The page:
Thank you Penny, for the Love, Life and Laughter you brought to our home. You will be missed.

Pretty Penny
April 15, 2008 to November 1, 2010

"Life is so beautiful that death has fallen in love with it, a jealous, possessive love that grabs at what it can. But life leaps over oblivion lightly, losing only a thing or two of no importance, and gloom is but the passing shadow of a cloud..."
— Yann Martel (Life of Pi)
Spirited Reflections: Soul Journey: 

I call to you, my brother wolf,
howling in the misty twilight
of the new moon.
Do you hear my soul’s song,
echoing through the trees?
I am here waiting for you;
to join me on this lonesome journey.
Come walk the ancient path with me,
across the sky, past the stars,
To the cave of souls;
where we might take our long rest
with those who have passed before us.
Can you here them calling?
Chanted whispers, of family and friends,
gently weaving their way through
the great celestial bodies,
leading us home.

By Ranee Dillon


  1. This is beautiful, I am crying. Penny would have loved this post. Stay strong :)

  2. I've lost beloved family pets in the past, and apart from the grief and sadness felt, there's something else I always feel.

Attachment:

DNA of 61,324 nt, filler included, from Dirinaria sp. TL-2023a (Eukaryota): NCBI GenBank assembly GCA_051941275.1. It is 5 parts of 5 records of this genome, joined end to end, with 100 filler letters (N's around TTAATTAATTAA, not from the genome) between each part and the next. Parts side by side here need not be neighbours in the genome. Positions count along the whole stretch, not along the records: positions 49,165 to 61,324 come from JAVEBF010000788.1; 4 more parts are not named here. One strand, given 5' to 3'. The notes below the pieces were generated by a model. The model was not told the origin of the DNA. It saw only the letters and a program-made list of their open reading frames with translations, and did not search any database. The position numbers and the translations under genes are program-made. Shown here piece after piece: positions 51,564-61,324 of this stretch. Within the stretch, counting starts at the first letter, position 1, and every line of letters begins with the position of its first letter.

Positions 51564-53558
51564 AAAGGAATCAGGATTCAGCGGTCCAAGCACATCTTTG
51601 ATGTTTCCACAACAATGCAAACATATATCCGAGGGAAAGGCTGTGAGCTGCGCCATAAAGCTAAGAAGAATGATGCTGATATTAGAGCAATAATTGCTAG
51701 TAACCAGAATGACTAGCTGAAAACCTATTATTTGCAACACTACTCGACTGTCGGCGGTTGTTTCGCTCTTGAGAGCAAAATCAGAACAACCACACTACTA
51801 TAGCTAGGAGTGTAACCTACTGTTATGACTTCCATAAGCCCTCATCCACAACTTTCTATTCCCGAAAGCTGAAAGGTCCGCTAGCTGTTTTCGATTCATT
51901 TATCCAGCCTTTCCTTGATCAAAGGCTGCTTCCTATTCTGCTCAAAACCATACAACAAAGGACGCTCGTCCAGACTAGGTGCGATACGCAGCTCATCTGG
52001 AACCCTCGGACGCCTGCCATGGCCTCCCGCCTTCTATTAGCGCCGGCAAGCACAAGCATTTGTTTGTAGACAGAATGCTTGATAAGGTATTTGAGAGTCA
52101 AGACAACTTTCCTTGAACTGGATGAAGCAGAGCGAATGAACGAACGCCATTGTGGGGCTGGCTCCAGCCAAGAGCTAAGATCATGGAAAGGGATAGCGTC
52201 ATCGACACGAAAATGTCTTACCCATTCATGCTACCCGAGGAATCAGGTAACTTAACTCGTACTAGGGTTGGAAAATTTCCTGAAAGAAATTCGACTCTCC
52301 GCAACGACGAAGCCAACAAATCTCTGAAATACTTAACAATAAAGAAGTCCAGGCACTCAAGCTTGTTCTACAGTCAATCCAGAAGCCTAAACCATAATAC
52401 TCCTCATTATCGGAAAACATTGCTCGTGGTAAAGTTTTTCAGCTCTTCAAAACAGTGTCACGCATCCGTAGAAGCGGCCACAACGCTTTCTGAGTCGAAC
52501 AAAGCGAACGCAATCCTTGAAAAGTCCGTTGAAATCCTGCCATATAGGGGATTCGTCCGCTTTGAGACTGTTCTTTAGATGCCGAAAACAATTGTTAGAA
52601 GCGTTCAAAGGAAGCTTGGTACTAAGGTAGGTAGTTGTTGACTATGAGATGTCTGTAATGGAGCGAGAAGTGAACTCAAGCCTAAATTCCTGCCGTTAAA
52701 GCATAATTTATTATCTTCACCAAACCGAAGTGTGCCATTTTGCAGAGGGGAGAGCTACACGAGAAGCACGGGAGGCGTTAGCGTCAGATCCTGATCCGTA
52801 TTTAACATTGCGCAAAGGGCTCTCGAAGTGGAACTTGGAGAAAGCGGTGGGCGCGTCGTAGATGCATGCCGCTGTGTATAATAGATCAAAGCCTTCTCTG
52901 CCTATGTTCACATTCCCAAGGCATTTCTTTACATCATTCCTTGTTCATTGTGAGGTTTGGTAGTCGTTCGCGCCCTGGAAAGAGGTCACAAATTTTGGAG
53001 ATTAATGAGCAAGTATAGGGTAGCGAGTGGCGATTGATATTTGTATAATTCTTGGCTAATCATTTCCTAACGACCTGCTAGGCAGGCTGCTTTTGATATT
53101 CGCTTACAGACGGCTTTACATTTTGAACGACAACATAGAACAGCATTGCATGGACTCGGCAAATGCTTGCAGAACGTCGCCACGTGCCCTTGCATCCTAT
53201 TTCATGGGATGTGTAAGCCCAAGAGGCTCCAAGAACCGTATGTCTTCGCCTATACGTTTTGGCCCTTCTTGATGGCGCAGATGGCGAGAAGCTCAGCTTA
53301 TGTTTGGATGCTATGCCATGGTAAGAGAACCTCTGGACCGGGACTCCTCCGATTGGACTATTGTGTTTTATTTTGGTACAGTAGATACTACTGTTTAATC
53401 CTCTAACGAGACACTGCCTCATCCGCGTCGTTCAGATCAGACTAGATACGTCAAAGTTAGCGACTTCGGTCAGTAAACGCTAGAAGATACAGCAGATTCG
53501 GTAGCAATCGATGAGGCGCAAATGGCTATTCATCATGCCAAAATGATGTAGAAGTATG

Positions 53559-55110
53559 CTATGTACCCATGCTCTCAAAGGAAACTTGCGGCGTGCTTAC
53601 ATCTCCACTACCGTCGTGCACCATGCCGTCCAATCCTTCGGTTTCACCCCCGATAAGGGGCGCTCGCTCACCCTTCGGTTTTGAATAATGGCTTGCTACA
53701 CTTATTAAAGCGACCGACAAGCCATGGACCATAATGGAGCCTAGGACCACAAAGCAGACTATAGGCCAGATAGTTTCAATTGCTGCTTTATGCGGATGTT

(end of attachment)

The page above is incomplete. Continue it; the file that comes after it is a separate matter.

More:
When a person who's a loved one is lost to us, everyone we know has sympathy & respects our grief, but with the loss of a pet, lots of people can't or won't relate to our sadness, expecting us to 'get over it', but we know that we probably never will, and as far as remembering our loss is concerned, we don't ever want to. I always feel as though I ought to do something specific, to keep those memories alive.

    You have done, Kimberley. This post is a beautiful tribute to Penny, to her life and to her memory. She'll live in your heart forever.

    Be strong love.

  3. Dave,
    Your words ring true. Not everyone can relate to the grief felt in losing a loved one of the four-legged kind. Even though I have lost family pets in the past, this is the first time I've felt this level of grief. I think because Penny was Mine. Or rather, I was Hers. We bonded in a way I never have with another animal. The bond happened even before her birth, when my friend (a shaman and unique kind of dog whisperer) told me one of the unborn pups was meant for me.

    When I met Penny, we connected at a psychic level. Heart level. I never thought I'd fall so in love with such a tiny little thing. But her heart was bigger than anything. And her love, so complete. I wish I'd had more years to bare witness to that level of love.

    Even still, the tears haven't stopped. But writing helps. This blog forced me to move past just grief and to transform her death into a celebration of her life.

    And this cybervillage has connected me with friends who do share the empathy of that bond and loss with a dearly departed animal. I feel blessed in this.